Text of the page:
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And Our Critics Commend

April 27, 1986

Inside the Aquarium: The Making of a Top Soviet Spy, Viktor Suvorov (Macmillan). The author "has an instinctive feel for the dynamics of power, privilege and fear. His descriptions of cliques . . . or of the almost capitalist competition between the GRU (the Soviet's military intelligence organization) and the KGB are incisive, without being particularly analytical" (Andrew Nagorski).

A Perfect Spy, John le Carre (Knopf). "The masterly welding of an intricate page-turning spy thriller with the infinitely complex exploration of time and a man's memory. . . . Easily John le Carre's best book, and, I believe, one of the enduring peaks of imaginative literature of our time" (Morton Kamins).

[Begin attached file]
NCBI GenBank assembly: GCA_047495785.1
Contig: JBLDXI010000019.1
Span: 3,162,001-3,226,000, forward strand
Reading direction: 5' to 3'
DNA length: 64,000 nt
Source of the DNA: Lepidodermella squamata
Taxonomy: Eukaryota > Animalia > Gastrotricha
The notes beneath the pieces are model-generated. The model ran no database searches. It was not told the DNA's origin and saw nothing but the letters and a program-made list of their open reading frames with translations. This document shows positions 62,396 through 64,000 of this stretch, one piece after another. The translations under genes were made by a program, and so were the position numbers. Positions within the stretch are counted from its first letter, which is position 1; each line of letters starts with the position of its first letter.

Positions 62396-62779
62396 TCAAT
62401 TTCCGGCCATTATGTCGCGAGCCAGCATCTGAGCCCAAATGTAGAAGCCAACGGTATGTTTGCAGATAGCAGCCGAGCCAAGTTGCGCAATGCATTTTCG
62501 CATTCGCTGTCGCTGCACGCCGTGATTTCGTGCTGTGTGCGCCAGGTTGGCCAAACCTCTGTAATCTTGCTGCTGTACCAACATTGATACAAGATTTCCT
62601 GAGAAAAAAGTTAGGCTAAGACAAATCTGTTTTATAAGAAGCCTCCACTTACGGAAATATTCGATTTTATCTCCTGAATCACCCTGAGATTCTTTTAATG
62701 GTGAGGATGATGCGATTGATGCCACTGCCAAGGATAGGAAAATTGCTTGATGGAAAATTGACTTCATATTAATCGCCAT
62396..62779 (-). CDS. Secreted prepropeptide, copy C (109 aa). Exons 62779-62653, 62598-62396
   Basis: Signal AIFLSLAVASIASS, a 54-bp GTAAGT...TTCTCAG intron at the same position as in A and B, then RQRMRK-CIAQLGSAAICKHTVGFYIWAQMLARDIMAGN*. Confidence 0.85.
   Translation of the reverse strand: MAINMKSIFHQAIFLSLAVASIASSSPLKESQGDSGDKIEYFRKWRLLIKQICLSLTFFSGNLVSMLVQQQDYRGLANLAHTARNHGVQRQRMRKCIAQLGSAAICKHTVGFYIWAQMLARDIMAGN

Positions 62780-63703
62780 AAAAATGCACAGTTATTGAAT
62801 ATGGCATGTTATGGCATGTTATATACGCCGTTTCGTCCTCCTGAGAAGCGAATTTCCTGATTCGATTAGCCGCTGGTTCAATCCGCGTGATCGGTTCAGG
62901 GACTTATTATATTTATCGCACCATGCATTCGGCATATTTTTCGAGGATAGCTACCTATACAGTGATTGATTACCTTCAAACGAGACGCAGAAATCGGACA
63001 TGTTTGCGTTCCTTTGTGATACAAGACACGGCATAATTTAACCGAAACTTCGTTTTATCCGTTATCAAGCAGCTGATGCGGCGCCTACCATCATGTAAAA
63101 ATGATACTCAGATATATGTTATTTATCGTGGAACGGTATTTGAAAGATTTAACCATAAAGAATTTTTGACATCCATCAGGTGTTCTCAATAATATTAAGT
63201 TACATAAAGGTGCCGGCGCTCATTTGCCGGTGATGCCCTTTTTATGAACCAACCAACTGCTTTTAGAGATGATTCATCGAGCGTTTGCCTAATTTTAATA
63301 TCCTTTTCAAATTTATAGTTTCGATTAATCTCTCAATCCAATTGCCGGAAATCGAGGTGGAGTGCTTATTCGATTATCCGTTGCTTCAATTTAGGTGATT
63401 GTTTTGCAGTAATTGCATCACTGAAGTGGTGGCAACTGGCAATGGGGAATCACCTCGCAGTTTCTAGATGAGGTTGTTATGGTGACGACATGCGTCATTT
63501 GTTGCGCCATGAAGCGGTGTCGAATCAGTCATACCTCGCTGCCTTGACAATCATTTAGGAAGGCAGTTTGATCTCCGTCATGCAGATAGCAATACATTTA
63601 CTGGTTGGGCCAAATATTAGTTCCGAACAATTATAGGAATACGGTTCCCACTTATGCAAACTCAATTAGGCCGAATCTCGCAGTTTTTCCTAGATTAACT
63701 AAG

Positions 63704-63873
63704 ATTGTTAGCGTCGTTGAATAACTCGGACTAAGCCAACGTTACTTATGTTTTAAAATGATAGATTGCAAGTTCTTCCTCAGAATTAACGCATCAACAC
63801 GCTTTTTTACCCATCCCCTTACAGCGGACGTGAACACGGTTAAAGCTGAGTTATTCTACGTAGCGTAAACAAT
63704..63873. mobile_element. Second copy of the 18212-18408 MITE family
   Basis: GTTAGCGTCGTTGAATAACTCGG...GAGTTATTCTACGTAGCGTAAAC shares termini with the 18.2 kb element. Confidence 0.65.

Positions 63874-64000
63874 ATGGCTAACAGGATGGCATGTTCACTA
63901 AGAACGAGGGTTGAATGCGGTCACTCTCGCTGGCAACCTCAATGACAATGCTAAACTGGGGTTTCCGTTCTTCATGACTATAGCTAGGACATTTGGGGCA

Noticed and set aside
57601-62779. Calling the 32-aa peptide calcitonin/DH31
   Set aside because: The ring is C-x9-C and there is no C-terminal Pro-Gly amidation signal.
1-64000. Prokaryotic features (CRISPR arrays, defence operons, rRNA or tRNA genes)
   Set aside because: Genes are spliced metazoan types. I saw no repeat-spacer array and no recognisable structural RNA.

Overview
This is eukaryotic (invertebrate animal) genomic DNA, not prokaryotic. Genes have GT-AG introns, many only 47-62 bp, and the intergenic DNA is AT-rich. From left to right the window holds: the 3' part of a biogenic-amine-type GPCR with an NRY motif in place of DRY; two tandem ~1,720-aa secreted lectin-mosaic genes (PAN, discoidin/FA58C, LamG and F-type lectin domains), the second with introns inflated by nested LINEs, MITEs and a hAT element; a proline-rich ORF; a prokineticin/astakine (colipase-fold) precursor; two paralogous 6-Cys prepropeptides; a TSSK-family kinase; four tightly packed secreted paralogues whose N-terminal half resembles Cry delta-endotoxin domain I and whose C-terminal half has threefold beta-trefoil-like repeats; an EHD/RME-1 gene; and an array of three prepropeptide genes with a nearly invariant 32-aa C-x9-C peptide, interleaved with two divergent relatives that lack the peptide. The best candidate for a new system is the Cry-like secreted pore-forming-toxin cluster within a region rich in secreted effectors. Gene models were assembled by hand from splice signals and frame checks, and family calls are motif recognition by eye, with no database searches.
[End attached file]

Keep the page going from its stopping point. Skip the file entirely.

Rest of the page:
The New Girlfriend and Other Stories, Ruth Rendell (Pantheon). "There is a general rule in Rendell fiction: Nothing is what it seems." In all 11 of these convincing and absorbing short mystery stories, "hidden agendas abound, the innocent are quickly suborned or taken in, ironic surprises await those with guilty knowledge" (Shelly Lowenkopf).

Shallow Graves: Two Women and Vietnam, Wendy Wilder Larsen and Tran Thi Nga (Random House), "is the story of two complementary displacements that, taken together, record an avalanche of history." Through unadorned but graceful verse, Wendy Wilder Larsen conveys her own despairing sense of being the outsider in Vietnam, while Tran Thi Nga tells her own "long and astonishing voyage from a sheltered, mandarinlike childhood to the ghostless chill of an American suburb" (Richard Eder).

Rain or Shine, Cyra McFadden (Knopf), "is a supremely tense, thin, strong, little book . . . about how America builds families, destroys them, builds them again . . . as thrilling and resonant as 'The Great Gatsby' " (Carolyn See).

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